• Have an easy to read resume. Use bullet points instead of long paragraphs, make sure it is not over crowded, has white space, 12 point fonts, two pages,  and does not have a lot of abbreviations, functional or industry jargon.
  • Make sure vital information used for screening stands out such as,company description and industry, title, dates, organization, number of people managed, scope of responsibility, etc.
  • Pleasing to the eye.
  • Well organized and laid out.
  • Highly recommend chronicle not functional.
  • It should be as targeted to the position as possible and that bullet points address what the hiring manager is looking for. NOT a generic one size fits all.

There are probably more and feel free to comment and add  your ideas. Just don’t try and stand out by using desperate gimmicks and tricks.

Join our Linkedin Job Search Networking Group along with the other 3000 members. The group contains extensive articles and discussions on conducting a job search. CLICK HERE to join it FREE.

Please download our free sample cover letter to make sure your background aligns with the job needs and stands out. CLICK HERE to get your copy.

I welcome your thoughts and comments.

Brad Remillard

Don’t Underestimate the Power the Four “A’s” Have On Your Interview

In a previous article, “Leveraging the Power of the First Impression Helps You Win the Interview” we discussed just how critical (not important, critical) the first impression is to the interviewing process. One of the suggestions was to understand the most important points known as the four “A’s.”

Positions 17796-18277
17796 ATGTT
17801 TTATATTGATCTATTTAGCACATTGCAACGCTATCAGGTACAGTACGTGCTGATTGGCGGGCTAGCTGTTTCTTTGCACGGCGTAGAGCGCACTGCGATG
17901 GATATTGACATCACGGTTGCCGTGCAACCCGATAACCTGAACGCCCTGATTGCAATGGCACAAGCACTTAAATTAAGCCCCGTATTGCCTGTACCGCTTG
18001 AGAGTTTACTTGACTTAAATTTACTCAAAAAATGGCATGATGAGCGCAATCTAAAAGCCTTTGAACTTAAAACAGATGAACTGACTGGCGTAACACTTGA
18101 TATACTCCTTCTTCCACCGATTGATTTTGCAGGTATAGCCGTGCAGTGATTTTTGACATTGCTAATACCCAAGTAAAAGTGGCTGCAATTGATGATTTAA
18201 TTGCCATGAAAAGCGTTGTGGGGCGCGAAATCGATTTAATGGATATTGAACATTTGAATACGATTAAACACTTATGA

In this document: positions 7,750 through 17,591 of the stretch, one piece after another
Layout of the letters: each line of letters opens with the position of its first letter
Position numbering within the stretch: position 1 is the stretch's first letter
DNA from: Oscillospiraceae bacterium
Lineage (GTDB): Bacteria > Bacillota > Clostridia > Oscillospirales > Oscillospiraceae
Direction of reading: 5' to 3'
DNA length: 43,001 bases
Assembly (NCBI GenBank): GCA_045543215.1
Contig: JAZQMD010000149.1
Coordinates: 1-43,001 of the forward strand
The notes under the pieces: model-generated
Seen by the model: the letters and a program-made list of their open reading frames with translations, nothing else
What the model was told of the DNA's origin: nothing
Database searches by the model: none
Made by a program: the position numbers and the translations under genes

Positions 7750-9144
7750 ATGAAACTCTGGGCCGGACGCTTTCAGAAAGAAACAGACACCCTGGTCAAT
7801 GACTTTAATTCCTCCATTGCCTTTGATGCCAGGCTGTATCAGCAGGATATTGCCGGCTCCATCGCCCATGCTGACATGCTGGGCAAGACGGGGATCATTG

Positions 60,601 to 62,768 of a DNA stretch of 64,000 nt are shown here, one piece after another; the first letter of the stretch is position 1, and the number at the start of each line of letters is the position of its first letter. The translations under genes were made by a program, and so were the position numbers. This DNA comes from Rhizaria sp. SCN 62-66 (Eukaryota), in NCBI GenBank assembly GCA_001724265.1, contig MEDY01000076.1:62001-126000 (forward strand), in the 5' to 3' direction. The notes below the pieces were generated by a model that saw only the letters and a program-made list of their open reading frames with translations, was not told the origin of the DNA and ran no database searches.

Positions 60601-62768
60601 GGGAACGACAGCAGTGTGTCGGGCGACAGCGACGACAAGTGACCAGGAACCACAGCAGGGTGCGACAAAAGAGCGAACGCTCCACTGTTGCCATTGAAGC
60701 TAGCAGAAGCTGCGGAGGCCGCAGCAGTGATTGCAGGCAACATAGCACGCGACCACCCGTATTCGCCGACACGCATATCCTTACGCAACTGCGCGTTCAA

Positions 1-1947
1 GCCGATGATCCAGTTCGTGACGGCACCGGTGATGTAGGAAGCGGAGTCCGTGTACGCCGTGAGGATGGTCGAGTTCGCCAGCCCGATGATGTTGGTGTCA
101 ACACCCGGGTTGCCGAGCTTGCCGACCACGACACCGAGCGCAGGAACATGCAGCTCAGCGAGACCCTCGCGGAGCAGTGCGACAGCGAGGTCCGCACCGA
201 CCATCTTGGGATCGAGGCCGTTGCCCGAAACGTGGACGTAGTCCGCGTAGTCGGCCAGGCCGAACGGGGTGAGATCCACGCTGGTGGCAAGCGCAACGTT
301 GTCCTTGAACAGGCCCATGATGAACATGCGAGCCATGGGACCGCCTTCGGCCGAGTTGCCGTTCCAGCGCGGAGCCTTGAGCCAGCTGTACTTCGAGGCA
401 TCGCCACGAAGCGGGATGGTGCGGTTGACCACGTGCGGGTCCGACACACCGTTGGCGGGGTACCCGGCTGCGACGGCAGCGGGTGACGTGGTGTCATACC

These four “A’s” can dramatically impact the interview before the interview even starts. That is powerful.

Each of these must be integrated into your interviewing style and come off as if they come naturally to you.

  • Appearance – This is not just how you dress for the interview, it is much more than that. It includes your body language during the interview, how you sit in the chair, the appearance of your resume and cover letter, the appearance of any materials used during the interview, eye contact, and I hate to say it, but it does include physical appearance.
  • Assertive – This is mostly about how you project yourself during the interview. Please take note, the word was not “aggressive.” There is a big difference between aggressive and assertive. Most interviewers respect an assertive person and dislike aggressive people. Do you come across as confident, do you answer the question with a strong voice, do you engage the interviewer during the interview, do you ask probing questions or just sit there and answer questions, do you mirror the interviewer, does your body language and voice have a strong presence?
  • Affable – Are you friendly, outgoing, easy to communicate with, engaging and even have a sense of humor? Does the interviewer feel comfortable talking with you, are they relaxed and feel at ease, do you have some conversational questions to bring up on the way from the lobby to the interviewing room, do you engage in casual conversation and are you building rapport with the person the second they lay eyes on you?
  • Articulate – How well do you communicate? Do you listen to the question? Are your answers sharp and succinct? Do you have proper language skills, syntax, avoid using the word “like”, proper sentence structure and use of verbs? Do you ramble in the interview to make sure you hit every point in your background or are you able to quickly get to the point? This can be one of the easiest of the “A’s” to master. It takes practice and rehearsing, and you will probably need a coach to help you with this one.